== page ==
In the past, when firms have sued de­part­ing ad­vi­sors for breach­ing the Bro­ker Pro­to­col’s rules, they’ve sub­poe­naed com­mu­ni­ca­tions. A 2017 le­gal bat­tle pit­ting a break­away RIA in Con­necti­cut against UBS re­sulted in dozens of text and email mes­sages be­tween ad­vi­sors and clients be­ing made pub­lic.


For ad­vi­sory firms that have left or will leave the pro­to­col, in­sid­ers pre­dict hir­ing ef­forts will suf­fer be­cause ad­vi­sors will not want to join a non-pro­to­col firm for fear they could never leave.

Shirl Pen­ney, CEO of Dy­nasty Fi­nan­cial Part­ners, says: “One of the nu­ances that peo­ple may be miss­ing is that when some­one ex­its the pro­to­col, it does two things. First, it makes it more costly for some­one to make a move. But when a firm leaves the pro­to­col, it makes it harder for them to re­cruit ad­vi­sors.”


It’s not clear, but ev­ery­one in­ter­viewed for this ar­ti­cle lamented that there might not be a client-friendly sys­tem to re­place it.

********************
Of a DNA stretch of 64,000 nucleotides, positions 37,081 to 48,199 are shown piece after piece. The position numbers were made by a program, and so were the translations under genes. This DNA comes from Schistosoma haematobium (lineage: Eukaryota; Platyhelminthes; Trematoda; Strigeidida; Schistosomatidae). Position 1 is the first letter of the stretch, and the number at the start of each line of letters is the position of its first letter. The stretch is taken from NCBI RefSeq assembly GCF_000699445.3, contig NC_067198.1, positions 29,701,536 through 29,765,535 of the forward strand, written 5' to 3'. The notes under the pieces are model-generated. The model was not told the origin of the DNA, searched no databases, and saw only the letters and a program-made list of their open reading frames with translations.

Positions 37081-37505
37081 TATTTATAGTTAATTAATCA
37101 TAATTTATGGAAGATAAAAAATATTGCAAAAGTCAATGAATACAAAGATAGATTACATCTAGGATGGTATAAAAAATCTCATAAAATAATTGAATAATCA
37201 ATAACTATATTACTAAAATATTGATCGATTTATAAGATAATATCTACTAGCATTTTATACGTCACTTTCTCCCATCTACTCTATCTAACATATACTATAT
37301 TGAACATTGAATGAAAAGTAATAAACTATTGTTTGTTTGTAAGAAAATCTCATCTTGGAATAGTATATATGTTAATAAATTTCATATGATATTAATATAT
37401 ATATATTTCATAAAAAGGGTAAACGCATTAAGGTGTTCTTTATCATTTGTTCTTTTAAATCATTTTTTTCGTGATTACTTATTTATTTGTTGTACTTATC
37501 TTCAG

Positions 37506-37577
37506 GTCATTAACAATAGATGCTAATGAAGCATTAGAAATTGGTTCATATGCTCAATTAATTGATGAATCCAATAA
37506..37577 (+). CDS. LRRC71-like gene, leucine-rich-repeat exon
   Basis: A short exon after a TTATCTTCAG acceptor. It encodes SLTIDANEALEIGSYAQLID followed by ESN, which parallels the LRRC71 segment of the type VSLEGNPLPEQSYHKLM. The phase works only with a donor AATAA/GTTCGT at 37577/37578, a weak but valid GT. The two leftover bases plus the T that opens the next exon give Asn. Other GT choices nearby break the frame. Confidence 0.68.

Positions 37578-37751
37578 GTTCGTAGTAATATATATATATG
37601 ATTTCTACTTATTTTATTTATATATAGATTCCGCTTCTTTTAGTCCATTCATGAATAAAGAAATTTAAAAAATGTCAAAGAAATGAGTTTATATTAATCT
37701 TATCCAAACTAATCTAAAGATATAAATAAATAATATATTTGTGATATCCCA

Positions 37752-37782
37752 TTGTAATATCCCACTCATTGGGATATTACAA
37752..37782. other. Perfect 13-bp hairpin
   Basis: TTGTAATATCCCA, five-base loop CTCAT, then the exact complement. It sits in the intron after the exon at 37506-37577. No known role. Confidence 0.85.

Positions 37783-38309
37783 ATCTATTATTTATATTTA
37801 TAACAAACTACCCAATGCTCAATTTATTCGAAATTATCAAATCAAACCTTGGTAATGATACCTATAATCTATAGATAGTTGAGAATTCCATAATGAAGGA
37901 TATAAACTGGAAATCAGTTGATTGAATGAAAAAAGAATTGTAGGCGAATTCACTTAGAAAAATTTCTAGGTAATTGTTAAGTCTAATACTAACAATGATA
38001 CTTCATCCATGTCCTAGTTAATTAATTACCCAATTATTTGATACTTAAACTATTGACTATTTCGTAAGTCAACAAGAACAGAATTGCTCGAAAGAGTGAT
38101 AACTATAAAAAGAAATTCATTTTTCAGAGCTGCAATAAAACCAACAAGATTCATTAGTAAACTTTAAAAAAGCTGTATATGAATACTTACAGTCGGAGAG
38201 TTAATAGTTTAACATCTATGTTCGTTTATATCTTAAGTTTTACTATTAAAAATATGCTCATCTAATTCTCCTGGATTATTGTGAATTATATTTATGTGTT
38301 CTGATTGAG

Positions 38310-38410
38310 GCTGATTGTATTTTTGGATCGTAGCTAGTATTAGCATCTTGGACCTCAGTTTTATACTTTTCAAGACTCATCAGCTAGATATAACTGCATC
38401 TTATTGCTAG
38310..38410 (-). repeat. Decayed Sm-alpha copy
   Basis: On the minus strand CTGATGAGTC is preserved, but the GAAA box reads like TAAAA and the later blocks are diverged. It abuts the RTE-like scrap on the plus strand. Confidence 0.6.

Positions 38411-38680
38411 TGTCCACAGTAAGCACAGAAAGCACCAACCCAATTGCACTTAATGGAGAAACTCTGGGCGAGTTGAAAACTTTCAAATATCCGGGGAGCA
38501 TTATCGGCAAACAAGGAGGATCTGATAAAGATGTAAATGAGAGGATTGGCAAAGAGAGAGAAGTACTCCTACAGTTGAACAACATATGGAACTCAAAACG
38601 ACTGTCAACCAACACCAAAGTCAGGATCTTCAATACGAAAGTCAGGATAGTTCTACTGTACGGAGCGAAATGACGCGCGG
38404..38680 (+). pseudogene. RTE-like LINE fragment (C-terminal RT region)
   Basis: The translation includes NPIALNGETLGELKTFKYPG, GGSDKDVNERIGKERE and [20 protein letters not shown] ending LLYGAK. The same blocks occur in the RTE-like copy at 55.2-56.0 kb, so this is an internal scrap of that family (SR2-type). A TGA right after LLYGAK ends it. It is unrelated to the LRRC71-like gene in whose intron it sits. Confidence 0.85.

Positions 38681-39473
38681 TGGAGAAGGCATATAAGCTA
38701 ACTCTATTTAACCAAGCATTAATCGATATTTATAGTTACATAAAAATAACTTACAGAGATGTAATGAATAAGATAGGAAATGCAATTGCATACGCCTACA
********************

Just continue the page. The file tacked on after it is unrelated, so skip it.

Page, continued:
“I scratch my head on why we don’t have some­thing more client-cen­tric here,” Shaf­fer says. He adds that Halite Part­ners will re­main in the pro­to­col.

Mean­while, calls are mount­ing for reg­u­la­tors to get in­volved. “I don’t think the pro­to­col was en­acted with the clients fore­most in mind, but it prob­a­bly served them more than any­one when com­pared to the pre­vi­ous regime,” says Hen­drick­son, the se­cu­ri­ties lit­i­ga­tion spe­cial­ist. If the pro­to­col col­lapses, it will leave a void along with many unan­swered ques­tions. “Some­one should step in, and the log­i­cal ac­tor would be the SEC or FINRA, ” she says.

In a worst-case sce­nario, clients could be left in the lurch as ad­vi­sors and firms file tem­po­rary re­strain­ing or­ders against one an­other in court, ar­gu­ing over whom the client be­longs to.

“We ought not to be en­cum­ber­ing clients in the midst of lit­i­ga­tion by de­ter­min­ing client names are trade se­crets,” Mooney says.

But whether reg­u­la­tors would get in­volved is un­known. At the mo­ment, the fo­cus in Wash­ing­ton is on dereg­u­la­tion — not the op­po­site.

If the pro­to­col col­lapses, “some­one should step in,” says Nancy Hen­rick­son, a se­cu­ri­ties lit­i­ga­tion spe­cial­ist. FINRA and the SEC are can­di­dates.